The British Humanist Association has issued legal proceedings against the Qualifications and Curriculum Authority (QCA) over their decision not to allow the study of Humanism in a Religious Studies GCSE course in the same way as religions are studied.
The exam board OCR had included Humanism alongside religions in its proposed GCSE in Religious Studies, announced in April 2008, but a decision by the QCA has meant that it could not be included.
Andrew Copson, BHA Director of Education expressed the BHA’s frustration at this decision: "The stance of QCA will be a great disappointment to the many teachers, parents and pupils who were as pleased as we were when OCR included the option of Humanism in their GCSE," he said.
Copson continued: "The study of Humanism alongside religions as an example of a non-religious worldview is recommended by the Government and QCA's own National Framework for RE. Its inclusion contributes to making the study of RE more meaningful for the vast majority of young people who are not religious, and also introduces invaluable perspectives on the big questions of life from which all pupils benefit."
Humanism has been included in RE to a greater or lesser extent for over thirty years and Humanists warmly welcomed the 2004 National Framework for Religious Education, produced by QCA and by the then Department for Education and Skills (DfES), which recommended that all pupils study Humanism as an example of a ‘secular philosophy’ or ‘secular world view’, as well as guidance on RE in the new secondary National Curriculum in 2007 that included Humanism. The progress that this represents now seems threatened, as GCSE criteria are only revised every five years. The BHA hopes that, by going to court now, they may be able to overturn the exclusion of Humanism before then.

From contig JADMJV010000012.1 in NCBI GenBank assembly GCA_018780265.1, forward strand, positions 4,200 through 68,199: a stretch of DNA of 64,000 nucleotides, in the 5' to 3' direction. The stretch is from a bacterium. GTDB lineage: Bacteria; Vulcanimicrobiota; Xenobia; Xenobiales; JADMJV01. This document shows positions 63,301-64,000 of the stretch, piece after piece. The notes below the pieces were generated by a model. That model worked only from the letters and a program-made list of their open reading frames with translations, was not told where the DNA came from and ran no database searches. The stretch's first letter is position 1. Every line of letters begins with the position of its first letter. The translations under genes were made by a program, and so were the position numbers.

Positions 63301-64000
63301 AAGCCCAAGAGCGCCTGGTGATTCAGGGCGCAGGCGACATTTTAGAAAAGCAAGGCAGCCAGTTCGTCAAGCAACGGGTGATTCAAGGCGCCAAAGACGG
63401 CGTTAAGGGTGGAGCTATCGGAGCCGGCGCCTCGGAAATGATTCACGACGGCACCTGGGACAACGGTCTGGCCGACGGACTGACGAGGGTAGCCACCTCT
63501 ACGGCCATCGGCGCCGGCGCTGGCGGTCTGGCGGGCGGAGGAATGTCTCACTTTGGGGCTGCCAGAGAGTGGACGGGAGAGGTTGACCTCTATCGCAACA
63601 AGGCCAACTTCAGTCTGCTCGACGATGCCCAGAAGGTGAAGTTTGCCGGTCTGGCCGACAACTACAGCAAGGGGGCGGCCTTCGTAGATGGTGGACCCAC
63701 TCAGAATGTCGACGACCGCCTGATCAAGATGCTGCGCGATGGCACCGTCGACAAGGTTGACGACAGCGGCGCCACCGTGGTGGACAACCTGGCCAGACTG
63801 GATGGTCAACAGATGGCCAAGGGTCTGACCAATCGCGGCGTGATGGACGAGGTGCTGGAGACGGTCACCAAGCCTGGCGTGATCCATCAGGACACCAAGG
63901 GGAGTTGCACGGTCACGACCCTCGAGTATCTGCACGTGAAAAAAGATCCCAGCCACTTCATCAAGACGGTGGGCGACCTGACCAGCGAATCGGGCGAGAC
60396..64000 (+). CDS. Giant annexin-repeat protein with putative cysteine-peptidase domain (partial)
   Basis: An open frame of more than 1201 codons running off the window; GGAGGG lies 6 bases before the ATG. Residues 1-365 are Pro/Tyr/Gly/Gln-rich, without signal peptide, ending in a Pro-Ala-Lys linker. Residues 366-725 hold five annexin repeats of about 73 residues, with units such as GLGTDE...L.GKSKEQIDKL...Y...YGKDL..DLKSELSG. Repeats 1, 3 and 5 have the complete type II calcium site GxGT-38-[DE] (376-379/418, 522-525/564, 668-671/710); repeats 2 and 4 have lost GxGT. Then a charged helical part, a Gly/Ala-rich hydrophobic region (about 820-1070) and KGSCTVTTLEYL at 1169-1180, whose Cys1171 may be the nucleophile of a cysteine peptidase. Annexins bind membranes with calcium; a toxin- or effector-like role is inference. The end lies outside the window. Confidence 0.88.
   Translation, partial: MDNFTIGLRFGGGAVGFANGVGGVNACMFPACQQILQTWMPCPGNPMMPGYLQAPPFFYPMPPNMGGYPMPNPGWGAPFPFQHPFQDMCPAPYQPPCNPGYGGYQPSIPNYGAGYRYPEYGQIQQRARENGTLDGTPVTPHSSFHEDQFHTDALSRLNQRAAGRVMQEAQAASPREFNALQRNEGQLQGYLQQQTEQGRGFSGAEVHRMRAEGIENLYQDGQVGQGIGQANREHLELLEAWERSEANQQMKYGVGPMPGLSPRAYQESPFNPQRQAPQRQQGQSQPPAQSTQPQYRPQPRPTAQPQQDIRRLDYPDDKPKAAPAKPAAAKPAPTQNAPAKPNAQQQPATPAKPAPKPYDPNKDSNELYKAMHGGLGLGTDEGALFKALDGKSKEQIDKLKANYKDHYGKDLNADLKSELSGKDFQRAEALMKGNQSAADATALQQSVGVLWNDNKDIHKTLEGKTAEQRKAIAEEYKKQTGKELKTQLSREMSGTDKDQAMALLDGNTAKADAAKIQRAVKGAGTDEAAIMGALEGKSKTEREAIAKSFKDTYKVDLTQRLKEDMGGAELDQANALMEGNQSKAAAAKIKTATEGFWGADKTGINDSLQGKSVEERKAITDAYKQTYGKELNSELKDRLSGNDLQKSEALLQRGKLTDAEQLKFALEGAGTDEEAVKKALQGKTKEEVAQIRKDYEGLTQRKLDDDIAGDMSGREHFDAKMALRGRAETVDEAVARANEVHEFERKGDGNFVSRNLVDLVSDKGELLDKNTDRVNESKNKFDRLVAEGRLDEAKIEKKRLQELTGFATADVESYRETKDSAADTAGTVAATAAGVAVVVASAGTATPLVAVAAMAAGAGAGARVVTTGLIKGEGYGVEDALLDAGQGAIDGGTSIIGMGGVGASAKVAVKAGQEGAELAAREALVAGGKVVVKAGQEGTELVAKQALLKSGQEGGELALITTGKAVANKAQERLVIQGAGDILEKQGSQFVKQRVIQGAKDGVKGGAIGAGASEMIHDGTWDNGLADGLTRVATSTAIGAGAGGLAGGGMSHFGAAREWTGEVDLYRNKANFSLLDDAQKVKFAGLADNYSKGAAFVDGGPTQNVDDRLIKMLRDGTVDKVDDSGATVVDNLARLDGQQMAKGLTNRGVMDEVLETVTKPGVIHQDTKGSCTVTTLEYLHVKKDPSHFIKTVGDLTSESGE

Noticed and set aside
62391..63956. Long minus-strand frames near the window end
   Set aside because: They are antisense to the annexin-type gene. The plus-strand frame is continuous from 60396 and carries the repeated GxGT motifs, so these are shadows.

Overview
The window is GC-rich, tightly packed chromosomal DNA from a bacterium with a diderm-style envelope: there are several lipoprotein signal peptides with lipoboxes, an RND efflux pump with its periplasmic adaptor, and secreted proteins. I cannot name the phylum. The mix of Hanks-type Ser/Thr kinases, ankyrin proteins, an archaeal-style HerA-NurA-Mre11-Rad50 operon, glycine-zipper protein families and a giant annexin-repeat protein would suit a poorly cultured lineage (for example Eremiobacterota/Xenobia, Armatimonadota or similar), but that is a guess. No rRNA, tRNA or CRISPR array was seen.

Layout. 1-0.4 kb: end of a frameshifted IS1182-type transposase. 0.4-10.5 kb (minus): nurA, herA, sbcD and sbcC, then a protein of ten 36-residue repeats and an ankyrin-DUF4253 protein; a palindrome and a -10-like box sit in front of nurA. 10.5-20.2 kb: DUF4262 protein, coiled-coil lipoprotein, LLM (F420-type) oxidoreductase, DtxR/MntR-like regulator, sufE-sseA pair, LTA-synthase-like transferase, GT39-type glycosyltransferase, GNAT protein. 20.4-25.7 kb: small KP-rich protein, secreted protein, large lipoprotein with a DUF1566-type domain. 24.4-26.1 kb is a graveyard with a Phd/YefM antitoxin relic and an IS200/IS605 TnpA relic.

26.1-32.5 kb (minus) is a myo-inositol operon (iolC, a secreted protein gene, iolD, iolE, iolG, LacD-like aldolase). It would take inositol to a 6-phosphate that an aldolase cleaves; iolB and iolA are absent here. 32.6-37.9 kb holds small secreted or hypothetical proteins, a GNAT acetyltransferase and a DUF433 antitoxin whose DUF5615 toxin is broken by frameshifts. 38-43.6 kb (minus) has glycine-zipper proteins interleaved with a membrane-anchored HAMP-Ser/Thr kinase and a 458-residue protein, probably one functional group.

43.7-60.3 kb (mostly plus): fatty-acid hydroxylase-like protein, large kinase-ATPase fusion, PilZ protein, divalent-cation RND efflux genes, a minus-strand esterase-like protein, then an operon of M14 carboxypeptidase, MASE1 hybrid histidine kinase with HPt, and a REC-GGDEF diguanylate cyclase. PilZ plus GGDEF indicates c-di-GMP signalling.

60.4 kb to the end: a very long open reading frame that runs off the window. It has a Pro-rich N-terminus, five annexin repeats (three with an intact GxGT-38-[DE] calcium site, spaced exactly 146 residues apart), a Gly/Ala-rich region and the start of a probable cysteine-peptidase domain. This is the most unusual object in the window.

Mr Copson emphasised that the BHA had tried very hard to persuade the QCA that their decision was wrong but that lobbying efforts had not led to any change in the QCA's view.
He added. "We have now issued legal proceedings against the QCA's decision, as we believe that it is unlawful - contrary to their own subject criteria and to human rights law. It threatens to turn back the progress of recent decades towards a more inclusive, educationally valid and objective subject of RE and is a real kick in the teeth for all who have worked for that progress."
Richard Stein of solicitors Leigh Day and Co, who has been instructed by the BHA in their action against the QCA emphasised how the case was about equal treatment, saying ’We hope that this case will ensure that the discriminatory – and shocking – decision taken by the QCA, which refuses to recognise the equality of religions alongside other beliefs, is overturned without delay."
Many educationists have argued that Britain's schools need wide curriculum content on religion and belief - reflecting both the roots and diversity of different world views impacting life in the UK and across the world.
Modern secular humanism (which often styles itself with a capital 'H') is different from, but related to, the earlier period of European 'high humanism', which had religious, specifically Christian, and ancient antecedents.
Anglican Archbishop William Temple once argued that Christianity was the most 'worldly' of the faiths, because it was based on the idea of incarnation - God communicating with humanity in the flesh, rather than in abstract or dualistic spiritual forms.
The Christian think-tank Ekklesia is among those within the churches and other religious bodies who say that school children need a wide understanding of modern beliefs and their ancient roots, including non-religious ones.
The British Humanist Association is a national charity representing and supporting non-religious people. The BHA has been involved in education for over forty years, "producing resources for schools and promoting beliefs and values education that will be objective, fair and balanced", it says.
The BHA is a member of the Religious Education Council of England and Wales.